Author: Ushanka

This is the equation for a normal distribution curve, one of the more important functions in probability and statistics:

It is the very recognizable bell-curve shape.

In the equation above, μ is the expected value of the distribution. It also corresponds to the point where the function has the greatest y-value. σ is the value of one standard deviation. Ask...ask your stats instructor. When μ=0 and σ=1, we get what is called the standard normal distribution curve:

The area under this standard normal distribution curve is equal to exactly 1. I am going to show you how to integrate this, because I think it is the coolest integral I have ever seen.

Our limits of integration are plus and minus infinity. We'll say the area under the SNDC is A.

Oh, geez, that is a mean ol' integral. That would be a real pain to solve. Sure, I guess Wolfram Alpha can do it, but that is stupid and lame and stupidly lame. We're going to do this the cool person's way. You do want to be a cool person, right? Right. Now, let's note something obvious: the SNDC in the x-y plane will have the same area A as the SNDC in the x-z plane, but the SNDC will have the equations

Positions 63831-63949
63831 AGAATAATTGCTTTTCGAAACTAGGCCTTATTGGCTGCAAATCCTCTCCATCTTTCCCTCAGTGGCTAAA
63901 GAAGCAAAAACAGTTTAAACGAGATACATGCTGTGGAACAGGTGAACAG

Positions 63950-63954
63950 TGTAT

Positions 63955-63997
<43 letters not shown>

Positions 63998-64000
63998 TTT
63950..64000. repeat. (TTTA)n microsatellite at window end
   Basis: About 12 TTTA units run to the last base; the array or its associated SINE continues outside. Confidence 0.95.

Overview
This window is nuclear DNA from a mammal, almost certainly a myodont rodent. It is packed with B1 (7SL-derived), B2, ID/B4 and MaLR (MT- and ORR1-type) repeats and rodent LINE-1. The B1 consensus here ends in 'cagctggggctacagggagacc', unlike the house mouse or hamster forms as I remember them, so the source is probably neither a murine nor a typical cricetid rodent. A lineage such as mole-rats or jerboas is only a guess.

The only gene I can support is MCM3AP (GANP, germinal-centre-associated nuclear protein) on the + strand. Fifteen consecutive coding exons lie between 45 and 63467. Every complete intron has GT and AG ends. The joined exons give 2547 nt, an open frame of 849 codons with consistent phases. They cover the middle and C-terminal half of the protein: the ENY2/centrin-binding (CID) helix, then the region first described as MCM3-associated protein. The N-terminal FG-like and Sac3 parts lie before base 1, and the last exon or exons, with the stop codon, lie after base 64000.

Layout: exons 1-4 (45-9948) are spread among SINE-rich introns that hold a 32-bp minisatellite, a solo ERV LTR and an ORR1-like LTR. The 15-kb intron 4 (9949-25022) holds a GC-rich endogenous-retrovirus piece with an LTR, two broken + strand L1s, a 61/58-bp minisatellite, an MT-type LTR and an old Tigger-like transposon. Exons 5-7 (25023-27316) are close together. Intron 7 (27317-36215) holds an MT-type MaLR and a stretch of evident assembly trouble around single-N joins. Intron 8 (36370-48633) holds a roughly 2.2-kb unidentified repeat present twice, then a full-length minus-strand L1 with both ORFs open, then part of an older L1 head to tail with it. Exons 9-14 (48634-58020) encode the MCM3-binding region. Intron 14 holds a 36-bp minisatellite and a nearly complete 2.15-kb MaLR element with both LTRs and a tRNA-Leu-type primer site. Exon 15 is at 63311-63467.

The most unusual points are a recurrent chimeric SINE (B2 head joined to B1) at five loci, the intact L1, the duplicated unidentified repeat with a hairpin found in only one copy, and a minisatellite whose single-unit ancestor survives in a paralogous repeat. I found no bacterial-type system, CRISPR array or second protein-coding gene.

instead. Similarly, the SNDC in the x-z plane will have the same area A as the SNDC in the y-z plane, but it will have a different variable of integration.

Now, since we've got two integrals that both equal A, we can multiply them together to get a double integral that equals A^{2}.

This gives us a three-dimensional bell curve, a surface in space that looks like this:

(Apologies for the two missing latitude/longitude lines. I'm not exactly sure what happened to them, but I suspect they escaped my picture and fled to Venezuela.) We can observe from the visual representation of the surface that this is a thing which could be represented in polar coordinates. Here's a quick refresher of Important Polar Coordinate Facts.

I guess the second of those Important Facts is unnecessary for this integral, but it is good to know nonetheless. So, when we make the appropriate substitutions, we get:

Since there's no θ in the formula itself, that one is pretty easy to integrate.

Now this is a nice integral. We can use substitution and quickly get the following:

I assume you're good enough with the limits and the second part of the Fundamental Theorem of Calculus to follow my logic in this next step.

I assume you're good enough with arithmetic and spatial reasoning to follow my logic in this next step.

If you try this again with a (nonstandard) normal distribution curve, you will see that the area is still 1. Yep, try it and see!

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